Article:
Tuesday, January 4, 2011

Austerity in Modern History

"Those who cannot remember the past are condemned to repeat it" - George Santayana
On the Dylan Ratigan show, Mark Ames, founder of exiledonline.com, describes what happened in the Weimar Republic when they implemented the measures that the GOP are currently pushing in America::

"The incoming Republican congress is promising to deliver a megadose of austerity this year and the media and financial elites are telling us we need a major dose of austerity for our own good, whether we like it or not. But what none of the dictionaries or politicians or financial experts are telling us us is that austerity's been tried before -- many times, which might make you think "Oh great, so it's been tried and it works, right?" And that's where things get a little tricky. For example, one of the most infamous austerity programs was tried out in Germany in 1930 by Chancellor Bruning, one of those fiscal responsibility buffs who was sure that the answer to Germany's economic problems was to balance the budget and strengthen the currency by slashing unemployment benefits, pensions, and wages, hiking taxes, and sticking to the gold standard. The result: unemployment exploded, riots in the streets, the collapse of democracy, and the rise of Adolf Hitler. The rest is history. But hey, at least he got that deficit under control."
(Ames also added a further example that he witnessed first hand, the total collapse of the Russian economy in the 1990s after they implemented austerity measures.)

Republicans are fond of referring to the Weimar Republic whenever they're fear-mongering about inflation and advocating the ransacking of our social safety net. What they don't mention -- perhaps cannot remember -- is that the Weimar Republic coped with its inflation and stabilized its currency. It was not their hyperinflation that caused the demise of the Republic by descent into fascism.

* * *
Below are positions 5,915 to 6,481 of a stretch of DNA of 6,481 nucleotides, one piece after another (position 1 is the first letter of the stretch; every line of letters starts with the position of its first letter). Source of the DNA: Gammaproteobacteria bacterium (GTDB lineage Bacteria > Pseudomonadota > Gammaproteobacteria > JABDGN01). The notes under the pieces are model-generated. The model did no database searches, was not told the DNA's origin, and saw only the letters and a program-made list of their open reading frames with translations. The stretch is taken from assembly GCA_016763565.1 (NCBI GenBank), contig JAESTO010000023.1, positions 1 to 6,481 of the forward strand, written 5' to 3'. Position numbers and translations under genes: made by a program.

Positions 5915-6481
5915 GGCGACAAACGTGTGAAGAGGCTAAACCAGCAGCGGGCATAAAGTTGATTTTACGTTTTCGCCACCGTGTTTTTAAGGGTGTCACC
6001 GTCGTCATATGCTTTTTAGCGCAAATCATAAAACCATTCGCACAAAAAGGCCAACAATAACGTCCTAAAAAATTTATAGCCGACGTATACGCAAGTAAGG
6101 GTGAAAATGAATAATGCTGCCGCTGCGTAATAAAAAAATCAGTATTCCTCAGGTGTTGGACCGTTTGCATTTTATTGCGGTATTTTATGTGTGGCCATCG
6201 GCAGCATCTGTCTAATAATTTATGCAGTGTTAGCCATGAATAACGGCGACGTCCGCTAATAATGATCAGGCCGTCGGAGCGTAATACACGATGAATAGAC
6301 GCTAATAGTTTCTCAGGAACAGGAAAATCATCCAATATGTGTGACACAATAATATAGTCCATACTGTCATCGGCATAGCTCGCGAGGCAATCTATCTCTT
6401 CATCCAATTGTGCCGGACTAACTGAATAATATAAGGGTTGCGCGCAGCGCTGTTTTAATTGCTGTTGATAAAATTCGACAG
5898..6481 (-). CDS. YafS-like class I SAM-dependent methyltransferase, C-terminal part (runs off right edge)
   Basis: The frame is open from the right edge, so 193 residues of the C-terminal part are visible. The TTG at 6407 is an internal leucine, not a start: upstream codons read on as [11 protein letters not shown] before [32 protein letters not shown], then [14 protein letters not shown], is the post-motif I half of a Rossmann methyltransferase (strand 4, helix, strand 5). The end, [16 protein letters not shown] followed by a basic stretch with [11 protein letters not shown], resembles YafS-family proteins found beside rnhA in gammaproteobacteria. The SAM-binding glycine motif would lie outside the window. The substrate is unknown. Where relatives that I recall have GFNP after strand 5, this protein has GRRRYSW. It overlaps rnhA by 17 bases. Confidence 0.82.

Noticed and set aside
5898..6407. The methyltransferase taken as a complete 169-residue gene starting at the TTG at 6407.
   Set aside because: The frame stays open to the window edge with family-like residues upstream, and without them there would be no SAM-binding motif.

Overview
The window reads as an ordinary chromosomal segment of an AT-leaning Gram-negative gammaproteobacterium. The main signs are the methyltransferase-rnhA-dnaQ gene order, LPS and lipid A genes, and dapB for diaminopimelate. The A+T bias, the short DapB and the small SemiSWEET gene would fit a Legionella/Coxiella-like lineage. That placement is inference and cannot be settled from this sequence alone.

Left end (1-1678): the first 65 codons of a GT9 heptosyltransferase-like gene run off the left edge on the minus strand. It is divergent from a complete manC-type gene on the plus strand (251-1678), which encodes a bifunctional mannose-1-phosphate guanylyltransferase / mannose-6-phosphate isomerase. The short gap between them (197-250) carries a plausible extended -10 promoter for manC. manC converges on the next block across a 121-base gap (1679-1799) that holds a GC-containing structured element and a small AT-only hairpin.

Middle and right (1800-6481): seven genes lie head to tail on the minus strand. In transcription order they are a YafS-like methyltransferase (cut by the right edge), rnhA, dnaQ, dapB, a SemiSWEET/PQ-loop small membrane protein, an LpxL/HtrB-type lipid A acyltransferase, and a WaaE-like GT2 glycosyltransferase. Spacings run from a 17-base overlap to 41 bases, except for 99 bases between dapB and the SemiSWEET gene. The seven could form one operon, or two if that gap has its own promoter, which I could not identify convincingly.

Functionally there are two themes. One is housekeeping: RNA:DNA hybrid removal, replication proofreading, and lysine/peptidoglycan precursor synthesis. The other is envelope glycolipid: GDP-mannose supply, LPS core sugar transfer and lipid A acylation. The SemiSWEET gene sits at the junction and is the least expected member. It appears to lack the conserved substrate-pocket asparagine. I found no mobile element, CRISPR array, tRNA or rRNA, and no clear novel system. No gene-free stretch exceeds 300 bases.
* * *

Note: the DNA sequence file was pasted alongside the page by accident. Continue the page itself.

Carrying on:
Not that inflation was nothing. The hyperinflation was painful. And it was used politically. But the Republic survived the inflation itself, handled the situation, and got on with life after the hyperinflation with a currency that had been mostly stable for years after the reset of 1923/1924 established the Reichsmark. They didn't just achieve stability. The prosperity of the Roaring Twenties ran beyond the United States. In the latter 1920s, Germany also boomed after the hyperinflation under the Weimar Republic.

Then the Great Depression hit, giving the Nazi party more discontent with which to work. Then Chancellor BrĂ¼ning slashed and burned what remained of the German economy with austerity programs. In theory, austerity was meant to deal with the financial problems of debt and the Great Depression while avoiding a return to inflation. But it was those austerity efforts and their side effects that collapsed the Weimar Republic and the launched Germany into fascism.

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